I am proud to have the privilege to work with some truly amazing teams at CMHA WW as well as many great community partners to help implement the best care for individuals I am working with who have encountered the criminal justice system who struggle with mental health and/or addiction issues. I am most proud to see someone I am working with reach their support goals in which they have put a lot of work into. Seeing individuals reaching their greatest potential is the best reward of this work.
1. What is involved in your role?
As a mental health and justice support coordinator my role is to support individuals who have criminal charges who also struggle with mental health and/or addictions. I work with individuals I am supporting towards recovery as well as reducing and preventing their involvement in the Criminal Justice System. My role involves not only working with the individual, but their support system, community partners, doctors, lawyers, duty counsel, crown attorneys, police, institutions and probation officers to ensure the best support is provided for the individual I am working with so they can live a life where they feel wellness in their mental health, healthy, their basic needs are being met and to help reduce or prevent their involvement with the Criminal Justice System.
2. Why did you become involved in the mental health field?
I was originally going to school to become an elementary school teacher. I took a psychology course in university and became intrigued. I started volunteering at CMHA in Cambridge in the resource centre to gain further knowledge and experience. I was approached by the manager at the time who encouraged me to apply for a summer student position while I was in school working with the Mobile Crisis Team. This was my first introduction to crisis services and I fell in love with this work right away. I was no longer interested in becoming a school teacher and knew right away that crisis work was my calling. Helping people who are in a vulnerable state at their lowest low and getting them to a safe place, putting supports in place and being a support person was what I loved. I then was offered a part time position on the crisis line overnights while I was still finishing university. I was then approached about joining the mobile crisis team full-time once I had graduated. I made the switch and began supporting individuals out in the community doing what I love. When our agency merged back in 2014 our mobile crisis team became Here 24/7, where I continued to do crisis work as well as intake, which I still remain on that team in a relief capacity as it is still a passion of mine. I recently made the switch a year ago to mental health and justice as after 15 years of crisis work I was ready for more of a challenge and new learning experience. I now have two roles that I am very passionate about, Here 24/7 and Mental Health and Justice. Being able to support someone who has criminal charges and also struggles with mental health and addiction. Helping them get the support they need, staying involved with them, walking with them through the court process has been rewarding to watch someone get the support they need, and grow as an individual, living their life, seeing a positive outcome, that is what I love.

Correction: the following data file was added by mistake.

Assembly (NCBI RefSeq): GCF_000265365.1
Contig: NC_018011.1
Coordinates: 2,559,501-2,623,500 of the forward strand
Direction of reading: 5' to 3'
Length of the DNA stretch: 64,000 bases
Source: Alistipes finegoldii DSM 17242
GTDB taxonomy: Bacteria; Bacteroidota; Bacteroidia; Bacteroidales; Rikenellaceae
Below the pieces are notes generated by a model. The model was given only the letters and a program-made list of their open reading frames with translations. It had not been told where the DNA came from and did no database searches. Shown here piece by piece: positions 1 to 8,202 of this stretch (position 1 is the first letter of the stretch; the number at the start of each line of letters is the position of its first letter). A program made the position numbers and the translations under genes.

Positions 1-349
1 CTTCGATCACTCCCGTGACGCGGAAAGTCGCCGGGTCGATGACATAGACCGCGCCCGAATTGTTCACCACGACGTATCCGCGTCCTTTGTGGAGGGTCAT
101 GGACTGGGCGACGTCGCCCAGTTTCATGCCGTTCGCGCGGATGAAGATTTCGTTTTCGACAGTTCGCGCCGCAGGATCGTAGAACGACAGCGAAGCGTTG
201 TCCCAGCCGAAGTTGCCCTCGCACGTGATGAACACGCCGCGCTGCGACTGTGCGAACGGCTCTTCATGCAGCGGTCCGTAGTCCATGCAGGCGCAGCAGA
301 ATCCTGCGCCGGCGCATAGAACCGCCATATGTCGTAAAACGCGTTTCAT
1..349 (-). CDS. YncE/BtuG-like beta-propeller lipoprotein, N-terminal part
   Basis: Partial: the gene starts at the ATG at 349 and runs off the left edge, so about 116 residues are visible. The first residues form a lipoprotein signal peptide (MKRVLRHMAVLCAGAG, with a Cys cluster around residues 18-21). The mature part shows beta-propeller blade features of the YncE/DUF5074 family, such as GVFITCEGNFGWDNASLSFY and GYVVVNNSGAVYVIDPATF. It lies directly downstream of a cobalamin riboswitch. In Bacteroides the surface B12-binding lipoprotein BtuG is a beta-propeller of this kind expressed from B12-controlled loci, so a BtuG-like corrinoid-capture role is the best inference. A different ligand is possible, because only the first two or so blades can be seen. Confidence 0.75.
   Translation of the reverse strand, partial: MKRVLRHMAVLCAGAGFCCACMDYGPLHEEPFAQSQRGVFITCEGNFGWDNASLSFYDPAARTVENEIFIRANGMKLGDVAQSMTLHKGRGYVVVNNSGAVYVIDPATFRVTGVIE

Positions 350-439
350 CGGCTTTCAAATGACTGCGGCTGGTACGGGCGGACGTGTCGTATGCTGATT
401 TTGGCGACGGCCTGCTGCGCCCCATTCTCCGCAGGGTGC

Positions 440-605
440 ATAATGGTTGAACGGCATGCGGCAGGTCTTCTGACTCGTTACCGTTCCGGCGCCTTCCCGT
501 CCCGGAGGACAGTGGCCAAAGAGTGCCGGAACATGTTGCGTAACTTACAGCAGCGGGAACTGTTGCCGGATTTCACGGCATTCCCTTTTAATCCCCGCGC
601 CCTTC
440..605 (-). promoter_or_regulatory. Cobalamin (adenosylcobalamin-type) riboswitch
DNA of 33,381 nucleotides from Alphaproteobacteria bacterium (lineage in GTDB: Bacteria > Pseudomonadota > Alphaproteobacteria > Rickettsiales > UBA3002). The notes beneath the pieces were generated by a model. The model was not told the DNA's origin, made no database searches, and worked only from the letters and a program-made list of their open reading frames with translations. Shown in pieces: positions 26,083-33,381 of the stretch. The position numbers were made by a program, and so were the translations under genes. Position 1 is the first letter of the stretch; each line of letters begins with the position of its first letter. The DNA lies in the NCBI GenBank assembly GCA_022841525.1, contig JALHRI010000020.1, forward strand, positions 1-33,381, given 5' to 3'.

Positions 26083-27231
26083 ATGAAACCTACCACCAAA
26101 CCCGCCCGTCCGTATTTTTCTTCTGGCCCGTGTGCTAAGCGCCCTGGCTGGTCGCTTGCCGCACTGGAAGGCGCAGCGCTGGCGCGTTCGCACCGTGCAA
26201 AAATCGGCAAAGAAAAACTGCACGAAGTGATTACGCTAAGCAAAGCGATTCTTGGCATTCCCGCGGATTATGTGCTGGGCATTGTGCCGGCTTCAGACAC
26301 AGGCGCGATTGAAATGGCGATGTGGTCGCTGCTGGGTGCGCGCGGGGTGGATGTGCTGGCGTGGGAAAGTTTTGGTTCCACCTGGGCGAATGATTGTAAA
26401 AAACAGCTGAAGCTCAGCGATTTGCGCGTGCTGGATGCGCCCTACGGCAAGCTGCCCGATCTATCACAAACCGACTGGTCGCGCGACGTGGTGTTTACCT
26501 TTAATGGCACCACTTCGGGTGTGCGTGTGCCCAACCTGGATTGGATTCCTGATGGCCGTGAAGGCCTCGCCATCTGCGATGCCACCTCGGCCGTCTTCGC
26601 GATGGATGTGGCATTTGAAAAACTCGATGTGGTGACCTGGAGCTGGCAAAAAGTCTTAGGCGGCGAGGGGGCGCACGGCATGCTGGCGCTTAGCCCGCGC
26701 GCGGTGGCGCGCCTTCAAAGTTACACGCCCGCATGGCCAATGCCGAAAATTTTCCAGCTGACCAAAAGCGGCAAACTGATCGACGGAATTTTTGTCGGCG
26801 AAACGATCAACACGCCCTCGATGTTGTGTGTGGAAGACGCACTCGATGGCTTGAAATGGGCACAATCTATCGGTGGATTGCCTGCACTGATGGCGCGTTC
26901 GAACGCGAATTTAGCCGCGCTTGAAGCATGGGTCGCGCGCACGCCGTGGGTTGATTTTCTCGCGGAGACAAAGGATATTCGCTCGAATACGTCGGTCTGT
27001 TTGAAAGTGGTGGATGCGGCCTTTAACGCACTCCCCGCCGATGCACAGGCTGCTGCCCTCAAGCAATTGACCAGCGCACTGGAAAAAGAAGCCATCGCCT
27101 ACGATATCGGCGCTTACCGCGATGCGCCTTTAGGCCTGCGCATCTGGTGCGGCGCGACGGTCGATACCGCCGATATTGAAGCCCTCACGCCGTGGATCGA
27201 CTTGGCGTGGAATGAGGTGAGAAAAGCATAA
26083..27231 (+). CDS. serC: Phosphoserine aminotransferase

3. Have you always worked in mental health?
I have not always worked in mental health. After I completed college, for many years I had worked in the fitness industry, and had taught children’s aerobic classes, customer service and sales. As well I have worked as an early childhood educator in childcare settings. However since completing university it has only been mental health. 15 years later, I am glad my path has changed as I am working in a field that I love, and have been a long term employee with the Canadian Mental Health Association.
4. How do you support people in your role?
I support individuals aged 18+ who have a mental health and/or addiction issue and has been charged with a criminal offense in Guelph Wellington. I conduct risk assessments, intake assessments, referrals, Mental Health Diversion if appropriate (pre-trial procedure where the crown attorney can use their discretion to divert an accused individual from prosecution and connect them to mental health treatment), and provide support, education and advocacy on behalf of the individual.
5. What are you proud of during your time in your role?
I am proud to have the privilege to work with some truly amazing teams at CMHA WW as well as many great community partners to help implement the best care for individuals I am working with who have encountered the criminal justice system who struggle with mental health and/or addiction issues. I am most proud to see someone I am working with reach their support goals in which they have put a lot of work into. Seeing that individual reaching their greatest potential is the best reward of this work.
If you are in crisis or wish to discuss whether CMHA has the right service for you, call Here 24/7: 1-844-437-3247 (HERE 247).
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Follow the ‘Faces of CMHA’ series for a glimpse into the lives of the people who spend each day at the Canadian Mental Health Association Waterloo Wellington working to inspire and support people to achieve the quality of life they desire. Join our team, click here to view current employment opportunities at CMHA WW.